Effects of Increased Exercise on Propensity for Emotional Eating Through Associated Psychological Changes

Academic Article

Abstract

  • Objective: To assess the effects of exercise on emotional eating via its impact on self-regulation, mood, and body satisfaction and to evaluate the association of change in emotional eating with weight. Methods: Women participated in either manual-based (n = 44) or in-person-based (n = 50) behavioral obesity treatments with similar theory-based content and were assessed on changes in exercise outputs, self-regulatory skills usage, negative mood, body image, propensity for emotional eating, eating behaviors, and weight. Results: Significant overall improvements were found in all study variables (P < 0.001), with significantly greater improvements in the in-person group (P < 0.02). Changes in self-regulation (95% confidence interval [CI], −0.010 to −0.002), mood (95% CI, −0.011 to −0.003), and body image (95% CI, −0.011, −0.002) significantly mediated the exercise-emotional eating relationship. Relationships between changes in emotional eating and weight over both 6 and 12 months were significantly mediated by changes in intakes of both sweets (95% CI, 0.118–1.024 and 0.066–1.092, respectively) and fruits/vegetables (95% CI, 0.130–1.010 and 0.167–1.139, respectively). Conclusions and Implications: Mechanisms of the effect of exercise on emotional eating may serve to inform future weight-loss treatments.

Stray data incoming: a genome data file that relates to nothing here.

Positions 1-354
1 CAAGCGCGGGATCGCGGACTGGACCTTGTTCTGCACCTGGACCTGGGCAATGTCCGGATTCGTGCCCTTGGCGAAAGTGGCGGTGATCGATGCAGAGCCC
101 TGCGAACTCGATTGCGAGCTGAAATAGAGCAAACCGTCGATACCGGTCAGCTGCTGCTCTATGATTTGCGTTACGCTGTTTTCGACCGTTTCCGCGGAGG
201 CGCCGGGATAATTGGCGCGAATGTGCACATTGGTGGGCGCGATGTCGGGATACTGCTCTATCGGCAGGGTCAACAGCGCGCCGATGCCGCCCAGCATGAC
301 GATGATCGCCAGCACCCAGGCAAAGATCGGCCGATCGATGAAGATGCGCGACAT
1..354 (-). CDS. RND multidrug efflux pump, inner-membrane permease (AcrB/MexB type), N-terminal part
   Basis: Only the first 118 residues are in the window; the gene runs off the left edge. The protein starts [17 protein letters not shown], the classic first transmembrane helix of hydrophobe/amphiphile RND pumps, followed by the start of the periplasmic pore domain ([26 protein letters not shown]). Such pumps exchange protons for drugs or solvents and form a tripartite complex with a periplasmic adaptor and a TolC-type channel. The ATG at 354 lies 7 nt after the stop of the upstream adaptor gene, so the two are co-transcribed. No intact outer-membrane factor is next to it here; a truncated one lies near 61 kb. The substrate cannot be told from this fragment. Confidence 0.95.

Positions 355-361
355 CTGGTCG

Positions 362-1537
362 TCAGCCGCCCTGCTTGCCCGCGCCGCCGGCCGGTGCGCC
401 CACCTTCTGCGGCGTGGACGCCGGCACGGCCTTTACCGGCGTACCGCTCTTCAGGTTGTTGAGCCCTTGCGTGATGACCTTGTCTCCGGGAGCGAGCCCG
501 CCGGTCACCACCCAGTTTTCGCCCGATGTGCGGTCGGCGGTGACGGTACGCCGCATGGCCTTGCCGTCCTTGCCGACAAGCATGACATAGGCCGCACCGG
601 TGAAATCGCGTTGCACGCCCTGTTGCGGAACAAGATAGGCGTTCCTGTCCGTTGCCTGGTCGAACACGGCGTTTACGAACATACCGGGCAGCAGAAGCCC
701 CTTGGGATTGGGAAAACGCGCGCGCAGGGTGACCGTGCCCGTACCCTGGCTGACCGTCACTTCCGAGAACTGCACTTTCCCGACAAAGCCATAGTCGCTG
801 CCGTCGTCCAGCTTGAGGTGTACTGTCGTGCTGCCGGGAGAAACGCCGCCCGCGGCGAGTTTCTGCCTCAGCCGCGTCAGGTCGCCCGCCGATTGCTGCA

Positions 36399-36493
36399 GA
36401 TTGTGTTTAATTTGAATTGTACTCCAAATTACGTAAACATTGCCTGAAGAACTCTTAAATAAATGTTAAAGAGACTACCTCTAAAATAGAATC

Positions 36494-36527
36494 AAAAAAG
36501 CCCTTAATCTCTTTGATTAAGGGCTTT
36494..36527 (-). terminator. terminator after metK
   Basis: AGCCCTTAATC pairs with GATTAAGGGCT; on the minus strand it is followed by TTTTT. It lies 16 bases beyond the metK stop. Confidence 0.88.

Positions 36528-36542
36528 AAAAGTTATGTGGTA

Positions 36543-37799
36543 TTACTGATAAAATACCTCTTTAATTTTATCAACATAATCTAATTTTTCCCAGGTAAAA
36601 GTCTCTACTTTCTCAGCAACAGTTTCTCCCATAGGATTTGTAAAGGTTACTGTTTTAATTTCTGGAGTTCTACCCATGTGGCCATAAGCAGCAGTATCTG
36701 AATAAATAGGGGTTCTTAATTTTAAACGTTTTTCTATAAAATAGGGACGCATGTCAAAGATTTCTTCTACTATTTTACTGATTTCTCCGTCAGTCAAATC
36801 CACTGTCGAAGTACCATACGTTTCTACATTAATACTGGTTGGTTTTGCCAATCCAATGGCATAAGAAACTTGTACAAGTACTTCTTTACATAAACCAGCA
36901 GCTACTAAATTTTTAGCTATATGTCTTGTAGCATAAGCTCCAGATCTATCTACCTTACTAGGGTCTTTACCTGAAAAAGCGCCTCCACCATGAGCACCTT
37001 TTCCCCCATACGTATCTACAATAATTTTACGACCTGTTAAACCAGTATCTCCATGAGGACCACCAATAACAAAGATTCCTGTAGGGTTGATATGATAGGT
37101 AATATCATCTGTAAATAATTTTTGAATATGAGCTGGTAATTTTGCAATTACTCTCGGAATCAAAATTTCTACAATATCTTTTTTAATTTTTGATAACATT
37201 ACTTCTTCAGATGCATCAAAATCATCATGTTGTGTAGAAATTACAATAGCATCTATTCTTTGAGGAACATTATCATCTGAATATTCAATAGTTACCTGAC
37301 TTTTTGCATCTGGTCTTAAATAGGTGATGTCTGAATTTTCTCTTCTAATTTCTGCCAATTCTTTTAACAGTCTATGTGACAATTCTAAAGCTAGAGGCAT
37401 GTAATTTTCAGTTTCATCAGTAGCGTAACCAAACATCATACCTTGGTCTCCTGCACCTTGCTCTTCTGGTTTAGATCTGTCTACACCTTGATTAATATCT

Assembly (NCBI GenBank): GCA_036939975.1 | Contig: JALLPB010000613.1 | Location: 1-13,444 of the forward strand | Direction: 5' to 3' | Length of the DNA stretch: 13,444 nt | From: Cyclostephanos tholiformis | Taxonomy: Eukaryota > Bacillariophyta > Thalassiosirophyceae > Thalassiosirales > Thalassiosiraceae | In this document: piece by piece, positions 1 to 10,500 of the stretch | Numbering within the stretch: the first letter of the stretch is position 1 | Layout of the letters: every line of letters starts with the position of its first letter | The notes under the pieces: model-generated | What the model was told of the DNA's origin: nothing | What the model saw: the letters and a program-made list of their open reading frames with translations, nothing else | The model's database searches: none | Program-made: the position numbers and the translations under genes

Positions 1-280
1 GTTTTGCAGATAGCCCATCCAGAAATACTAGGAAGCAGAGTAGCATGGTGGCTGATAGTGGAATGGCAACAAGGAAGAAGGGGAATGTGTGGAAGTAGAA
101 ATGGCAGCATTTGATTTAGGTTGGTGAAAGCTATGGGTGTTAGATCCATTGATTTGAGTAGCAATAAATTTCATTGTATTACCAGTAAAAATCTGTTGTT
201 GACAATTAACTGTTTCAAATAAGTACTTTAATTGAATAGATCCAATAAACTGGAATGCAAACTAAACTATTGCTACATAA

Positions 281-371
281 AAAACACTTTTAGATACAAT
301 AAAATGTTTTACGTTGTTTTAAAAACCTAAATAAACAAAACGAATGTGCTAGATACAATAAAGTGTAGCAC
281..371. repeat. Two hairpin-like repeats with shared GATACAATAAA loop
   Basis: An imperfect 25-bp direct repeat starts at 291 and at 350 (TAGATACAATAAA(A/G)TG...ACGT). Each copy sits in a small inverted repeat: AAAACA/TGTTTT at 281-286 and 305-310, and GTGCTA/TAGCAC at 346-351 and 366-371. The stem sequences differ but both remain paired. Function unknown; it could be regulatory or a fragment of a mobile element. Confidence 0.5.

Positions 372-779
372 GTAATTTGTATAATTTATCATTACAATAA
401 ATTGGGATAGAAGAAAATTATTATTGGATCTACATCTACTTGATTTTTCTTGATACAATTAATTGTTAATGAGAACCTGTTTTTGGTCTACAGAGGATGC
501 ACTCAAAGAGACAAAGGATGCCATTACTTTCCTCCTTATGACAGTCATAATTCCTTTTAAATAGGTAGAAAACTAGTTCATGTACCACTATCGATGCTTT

• Authors

    Digital Object Identifier (doi)

    Author List

  • Annesi JJ
  • Start Page

  • 944
  • End Page

  • 950
  • Volume

  • 53
  • Issue

  • 11